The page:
Block by Block: how Minecraft is helping transform cities in developing nations

Minecraft is being used to let local residents  decide how regeneration cash should be spent

The phenomenally popular building game Minecraft is being used by UN Habitat to engage residents of developing nations in the design of public spaces.

The game’s makers Mojang joined forces with the UN agency to put Minecraft’s tools to use in regeneration projects around the world. The collaboration resulted in Block by Block, a game that models development plans so locals can contribute their urban design ideas to community projects.

Residents can take virtual tours of urban locations in Minecraft, change the model and decide how regeneration cash should be spent. These ideas are then expressed to the teams of architects and planners behind the projects.

So far some 15 cities around the world - from Haiti’s Port Au Prince to Mumbai in India - are seeing the results, as plazas and parks designed with the help of local residents take shape.

“Without public spaces it is difficult to get a sustainable city,” explains Pontus Westerberg, transparency affairs and digital projects officer at UN Habitat. “You can’t support the right kind of density without cities becoming very crowded.”

While the project is part of longer-term efforts to influence public space development and policy, Minecraft’s crucial role in the project is to encourage community involvement, especially from the young.

“We think that community engagement is really important both to ensure that the spaces that we build are high quality, needed and maintained afterwards,” says Westerberg.

This engagement usually takes place at public forums. However, the UN Habitat team found that marginalised groups such as women, the young, and the poor, can be intimidated by this environment. This prompted them to seek out news ways to boost engagement, leading to a video game being used as a way to create community participation.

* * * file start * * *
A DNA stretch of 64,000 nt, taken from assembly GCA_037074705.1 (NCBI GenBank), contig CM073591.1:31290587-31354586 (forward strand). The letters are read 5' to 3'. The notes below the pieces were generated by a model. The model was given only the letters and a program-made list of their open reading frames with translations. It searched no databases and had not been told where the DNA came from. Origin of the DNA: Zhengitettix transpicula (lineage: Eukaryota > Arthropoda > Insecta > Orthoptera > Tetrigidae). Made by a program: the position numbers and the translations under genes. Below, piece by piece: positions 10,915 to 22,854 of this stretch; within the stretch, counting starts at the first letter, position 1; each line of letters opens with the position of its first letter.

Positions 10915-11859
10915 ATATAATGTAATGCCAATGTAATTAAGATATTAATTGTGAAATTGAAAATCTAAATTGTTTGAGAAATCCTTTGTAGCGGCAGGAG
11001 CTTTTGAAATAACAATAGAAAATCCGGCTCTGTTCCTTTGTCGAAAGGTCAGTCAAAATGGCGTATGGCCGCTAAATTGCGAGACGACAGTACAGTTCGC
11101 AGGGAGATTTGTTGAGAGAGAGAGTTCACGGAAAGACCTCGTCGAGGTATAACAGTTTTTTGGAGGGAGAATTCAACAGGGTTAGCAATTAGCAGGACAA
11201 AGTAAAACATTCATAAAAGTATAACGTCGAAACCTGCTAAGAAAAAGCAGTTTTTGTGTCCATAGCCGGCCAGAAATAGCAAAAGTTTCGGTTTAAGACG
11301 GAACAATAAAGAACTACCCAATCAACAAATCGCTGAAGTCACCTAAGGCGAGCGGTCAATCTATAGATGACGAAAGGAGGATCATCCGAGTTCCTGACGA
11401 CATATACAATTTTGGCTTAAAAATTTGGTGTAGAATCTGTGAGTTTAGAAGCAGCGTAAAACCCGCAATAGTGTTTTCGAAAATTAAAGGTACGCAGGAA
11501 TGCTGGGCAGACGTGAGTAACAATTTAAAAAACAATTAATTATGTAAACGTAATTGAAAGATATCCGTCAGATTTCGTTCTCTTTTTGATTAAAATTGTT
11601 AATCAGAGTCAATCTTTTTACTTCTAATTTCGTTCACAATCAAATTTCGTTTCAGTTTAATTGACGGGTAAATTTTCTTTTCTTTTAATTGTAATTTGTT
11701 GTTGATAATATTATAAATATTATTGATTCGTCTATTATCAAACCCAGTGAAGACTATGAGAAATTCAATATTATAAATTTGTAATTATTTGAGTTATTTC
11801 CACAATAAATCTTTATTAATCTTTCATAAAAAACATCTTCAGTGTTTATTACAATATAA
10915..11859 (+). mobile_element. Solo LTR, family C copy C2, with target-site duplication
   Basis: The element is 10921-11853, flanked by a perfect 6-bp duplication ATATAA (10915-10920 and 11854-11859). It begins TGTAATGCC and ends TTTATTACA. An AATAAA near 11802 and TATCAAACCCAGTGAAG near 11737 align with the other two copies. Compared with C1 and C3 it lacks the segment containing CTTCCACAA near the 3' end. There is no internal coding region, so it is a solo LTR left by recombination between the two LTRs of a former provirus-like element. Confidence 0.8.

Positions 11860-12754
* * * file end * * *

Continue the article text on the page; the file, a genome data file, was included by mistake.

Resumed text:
Minecraft is set in a world built of cubes, each one of which is made of a different virtual material. Playing the game involves stacking the cubes to build structures or breaking them down into their raw materials to create objects and artefacts.

Westerberg credits the success of Block by Block to the greater understanding the game encourages, compared to the use of drawings or maps, which can be seen as daunting or complicated.

The game gives people greater confidence, and this sense of agency is central to why video games are successful.

“People are motivated to play video games because it satisfies three basic psychological needs,” explains Jamie Madigan, a psychologist who writes about the overlap between psychology and video games. “There’s the need for competence: feeling like you’re good at something and getting feedback that says you’re doing well. There’s the need for autonomy: having meaningful choices in what you're doing.

“The third need is relatedness: feeling like you're important to other people or that what you are doing matters to other people,” he adds.

Madigan suggests that video games that are successful, such as Minecraft, hit the right note on all three points. They allow people to feel challenged, but also give them the chance to get better at something.

“It’s nice to see the kind of agency that the people are given and how the power relationships change,” says UN Habitat’s Westerberg. “I’ve seen a teenage girl in Haiti stand up in front of an audience of urban professionals and government people and very confidently present the ideas that she and her team mates had built through Minecraft.

“Normally in that setting it’s virtually impossible to get young people to say anything.”

Photo credit: UN Habitat